Biggest conflict of the festival was upon us: Slayer vs. Jane’s Addiction. I hadn’t seen either one before (unless you count Porno for Pyros, but that would be silly). Both were playing landmark albums front-to-back. But this was HEAVY FUCKING METAL DAY, and this was Slayer, and this was Reign in Blood, so really it wasn’t as tough as it first seemed on paper.
Slayer played the song that my wife LOOOOOOOOVES, “Disciple.” Sarcasm, of course. She once yelled at me for listening to it. “On a Sunday, no less!” Hilarious. God hates us all. Played a few more choice tracks, including “War Ensemble,” which made me think of Sam’s air-guitar antics at our first post-college job in M-Town. Kerry King ain’t got shit on Sambob. Then “Angel of Death” to “Raining Blood,” in one fell swoop. Travis and I provided great vocal accompaniment. There’s only one way out of here…PIECEBYPIECE! DO YOU WANNA DIE?!? I HAVE YET ONLY JUST BEGUN TO TAKE YOUR FUCKING LIFE! (devil horn hand gesture!!!!) One person in front of us commented how cute we were or something. Not very metal of her.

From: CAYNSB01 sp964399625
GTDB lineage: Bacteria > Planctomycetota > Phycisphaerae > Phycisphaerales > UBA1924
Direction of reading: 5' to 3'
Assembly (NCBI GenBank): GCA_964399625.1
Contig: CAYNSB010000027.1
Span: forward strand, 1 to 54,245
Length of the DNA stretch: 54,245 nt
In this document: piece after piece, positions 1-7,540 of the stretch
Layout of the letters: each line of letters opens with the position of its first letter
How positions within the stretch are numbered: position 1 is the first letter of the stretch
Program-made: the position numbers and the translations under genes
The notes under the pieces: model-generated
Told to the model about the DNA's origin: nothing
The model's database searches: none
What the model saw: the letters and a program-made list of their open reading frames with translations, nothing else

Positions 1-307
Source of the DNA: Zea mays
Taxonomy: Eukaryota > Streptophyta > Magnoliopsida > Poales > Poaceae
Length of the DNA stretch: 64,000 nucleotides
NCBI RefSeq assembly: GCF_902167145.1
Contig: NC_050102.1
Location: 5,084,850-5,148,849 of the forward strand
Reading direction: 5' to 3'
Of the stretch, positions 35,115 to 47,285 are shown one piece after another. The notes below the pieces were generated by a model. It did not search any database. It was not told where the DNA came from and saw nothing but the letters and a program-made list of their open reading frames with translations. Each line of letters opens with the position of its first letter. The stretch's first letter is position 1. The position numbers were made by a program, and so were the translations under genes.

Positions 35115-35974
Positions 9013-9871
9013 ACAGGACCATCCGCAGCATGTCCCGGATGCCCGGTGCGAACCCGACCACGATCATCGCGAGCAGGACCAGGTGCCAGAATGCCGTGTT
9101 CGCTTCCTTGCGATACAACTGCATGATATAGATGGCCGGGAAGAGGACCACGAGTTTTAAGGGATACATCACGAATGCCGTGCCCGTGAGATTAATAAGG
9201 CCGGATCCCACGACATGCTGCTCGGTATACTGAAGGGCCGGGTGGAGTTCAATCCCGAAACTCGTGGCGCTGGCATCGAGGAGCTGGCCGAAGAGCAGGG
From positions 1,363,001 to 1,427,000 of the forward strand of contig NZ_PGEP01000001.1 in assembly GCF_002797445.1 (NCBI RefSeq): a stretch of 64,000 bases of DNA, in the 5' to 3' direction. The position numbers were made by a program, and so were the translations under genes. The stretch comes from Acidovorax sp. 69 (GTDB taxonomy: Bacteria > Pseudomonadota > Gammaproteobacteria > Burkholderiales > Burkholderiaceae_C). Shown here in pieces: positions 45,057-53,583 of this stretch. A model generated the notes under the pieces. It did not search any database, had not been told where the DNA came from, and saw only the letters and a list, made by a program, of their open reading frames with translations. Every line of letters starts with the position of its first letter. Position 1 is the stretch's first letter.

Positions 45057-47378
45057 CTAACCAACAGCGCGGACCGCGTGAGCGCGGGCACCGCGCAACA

The music ends. The line for taxis begins. The rain continues. The cold gets colder. Taxis don’t come for 45 minutes or so before we finally started walking in search of a ride, which we found eight blocks away on Damen. But the wait was divine intervention, perhaps, as we reconvened with Sam and got him back to his hotel safe and sound (unless the cabbie did something impure/unseemly to Sam after we got out). Food run to nearby Walgreens. Muddy footwear left in the hallway. My socks were quarantined to a pocket of my suitcase. Jeans in rough shape but they’re going back on tomorrow. First day done. Fuck yeah.